Taylor Swift – ‘1989’ Album Review

By Tyler Clark
     2014 has been a dismal year for record sales. No album released in 2014 has reached platinum status, meaning they haven’t sold over a million copies. This the first time this has happened since the Recording Industry Association of America introduced the platinum certification in 1976. The top 3 selling albums of 2014 were all released last year and even big names like Ariana Grande and Iggy Azalea, both of which having huge summer hits, couldn’t muster up a million copies. It’s safe to say the pressure was on Taylor Swift. She not only was relied on deliver album sales (her last two albums sold over a million copies in their debut week), she also had to carry an audience that she spent her whole career building into a new genre. Taylor not only delivered with 1989, but blew away expectations.
     Taylor starts 1989, named after the year she was born, with the Ryan Tedder produced “Welcome To New York.” Taylor cites the Big Apple as the big inspiration behind the album and her yearning to change her sound. Though the song is catchy, it can be easily dismissed. The track isn’t terrible, but it doesn’t compare to the other songs on the album. The next track and official second single is “Blank Space.” The track is one of many she worked on with Max Martin and pokes fun at her love life with lyrics such as, “I’ve got a long list of ex-lovers that’ll tell you I’m insane.” This track demonstrates the amount of growth Taylor has undergone both as a person and an artist. Her lyrics, though still love centric, take more risks and hold back on the finger pointing and speculations about these ex-lovers’ identities.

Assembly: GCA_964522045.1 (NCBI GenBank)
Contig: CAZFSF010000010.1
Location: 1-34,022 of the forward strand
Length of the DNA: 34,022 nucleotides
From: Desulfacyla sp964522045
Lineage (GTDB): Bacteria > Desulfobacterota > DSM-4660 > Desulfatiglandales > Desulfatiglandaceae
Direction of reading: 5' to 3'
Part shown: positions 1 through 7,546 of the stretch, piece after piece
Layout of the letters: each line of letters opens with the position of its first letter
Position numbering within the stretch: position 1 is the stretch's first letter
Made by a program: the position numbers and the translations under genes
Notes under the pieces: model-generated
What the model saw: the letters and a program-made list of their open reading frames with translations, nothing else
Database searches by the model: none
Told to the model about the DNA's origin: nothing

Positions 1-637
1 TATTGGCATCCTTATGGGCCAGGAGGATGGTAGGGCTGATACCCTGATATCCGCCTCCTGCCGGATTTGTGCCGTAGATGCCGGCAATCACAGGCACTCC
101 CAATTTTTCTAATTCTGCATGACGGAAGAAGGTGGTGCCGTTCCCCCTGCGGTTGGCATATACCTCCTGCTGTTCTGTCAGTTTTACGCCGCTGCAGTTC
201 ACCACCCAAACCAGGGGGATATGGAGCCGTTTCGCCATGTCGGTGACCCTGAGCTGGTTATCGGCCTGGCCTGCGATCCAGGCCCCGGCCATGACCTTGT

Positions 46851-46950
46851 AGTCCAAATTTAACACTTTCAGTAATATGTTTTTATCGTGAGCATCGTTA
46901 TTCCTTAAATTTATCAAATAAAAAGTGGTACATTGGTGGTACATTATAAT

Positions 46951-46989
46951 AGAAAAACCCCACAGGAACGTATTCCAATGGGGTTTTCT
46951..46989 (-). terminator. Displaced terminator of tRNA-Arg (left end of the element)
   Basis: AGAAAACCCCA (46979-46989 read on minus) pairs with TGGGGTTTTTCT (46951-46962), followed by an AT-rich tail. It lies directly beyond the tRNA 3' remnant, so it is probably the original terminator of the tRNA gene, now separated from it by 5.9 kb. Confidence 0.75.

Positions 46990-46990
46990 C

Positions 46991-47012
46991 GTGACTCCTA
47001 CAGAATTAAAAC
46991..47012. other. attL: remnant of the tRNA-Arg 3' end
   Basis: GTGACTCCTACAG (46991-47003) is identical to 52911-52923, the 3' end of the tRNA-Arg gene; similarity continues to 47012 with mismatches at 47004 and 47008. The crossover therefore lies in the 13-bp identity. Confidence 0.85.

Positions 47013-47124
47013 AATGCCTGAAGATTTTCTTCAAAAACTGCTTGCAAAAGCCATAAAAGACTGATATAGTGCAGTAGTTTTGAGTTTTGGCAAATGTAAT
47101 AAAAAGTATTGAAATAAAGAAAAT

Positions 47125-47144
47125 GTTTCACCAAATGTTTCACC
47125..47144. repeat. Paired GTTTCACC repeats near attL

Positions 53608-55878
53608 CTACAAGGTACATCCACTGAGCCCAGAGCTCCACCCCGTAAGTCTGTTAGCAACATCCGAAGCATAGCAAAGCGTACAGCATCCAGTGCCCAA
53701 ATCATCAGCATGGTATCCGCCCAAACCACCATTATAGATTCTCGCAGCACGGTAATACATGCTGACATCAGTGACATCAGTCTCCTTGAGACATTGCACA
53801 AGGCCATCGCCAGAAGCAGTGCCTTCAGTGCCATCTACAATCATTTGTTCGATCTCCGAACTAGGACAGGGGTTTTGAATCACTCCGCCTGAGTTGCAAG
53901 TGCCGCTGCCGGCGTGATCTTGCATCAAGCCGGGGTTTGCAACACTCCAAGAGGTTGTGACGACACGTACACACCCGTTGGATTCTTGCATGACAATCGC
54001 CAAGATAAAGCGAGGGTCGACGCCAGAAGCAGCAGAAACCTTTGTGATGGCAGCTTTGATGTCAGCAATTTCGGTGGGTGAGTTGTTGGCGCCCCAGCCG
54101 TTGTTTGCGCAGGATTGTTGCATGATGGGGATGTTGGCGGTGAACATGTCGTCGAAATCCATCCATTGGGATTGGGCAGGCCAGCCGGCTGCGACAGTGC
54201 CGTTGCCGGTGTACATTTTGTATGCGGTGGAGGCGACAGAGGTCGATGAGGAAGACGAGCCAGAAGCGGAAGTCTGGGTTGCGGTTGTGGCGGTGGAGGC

Other highlights of the album include “Out Of The Woods” which was co-written/produced by Jack Antonoff of Fun, “Bad Blood” which is the only semi-angry track towards a former friend, and “Wildest Dreams” her strangest yet beautiful song yet. Taylor even tries to appeal to an older audience while not leaving her rabid fans behind. The whole album has an adult contemporary feel and she is finally writing lyrics that emulate her age.

“How You Get The Girl,” another standout from the album, not only has one heck of a catchy beat, but should be praised for being a gender neutral song. Making the narrator neither boy or girl shows the growth she has made since her 2006 track “Picture To Burn.” The deluxe edition is definitely worth the money as the three bonus tracks are perfection. “New Romantics,” one of the bonus tracks, has the pulsating beats and the catchy melody that is made for Top 40 radio, but it also feels like untraveled territory.

Taylor Swift took a chance blatantly leaving country music and Nashville. It’s admirable, giving the fact that her career wouldn’t be where it is without country music. Sometimes change is good and 1989 is easily her best work and her most cohesive album yet. She and her small group of collaborators have created a unique pop record, which is risky given the state of the business. Industry insiders predict that Taylor will sell over 1.3 million copies in her first week. This will be a first for 2014, a first for an artist to have three consecutive albums sell a million copies in the first week, and a first pop album for Taylor Swift. 1989 is not only Taylor’s best work; it’s the best pop album released this year.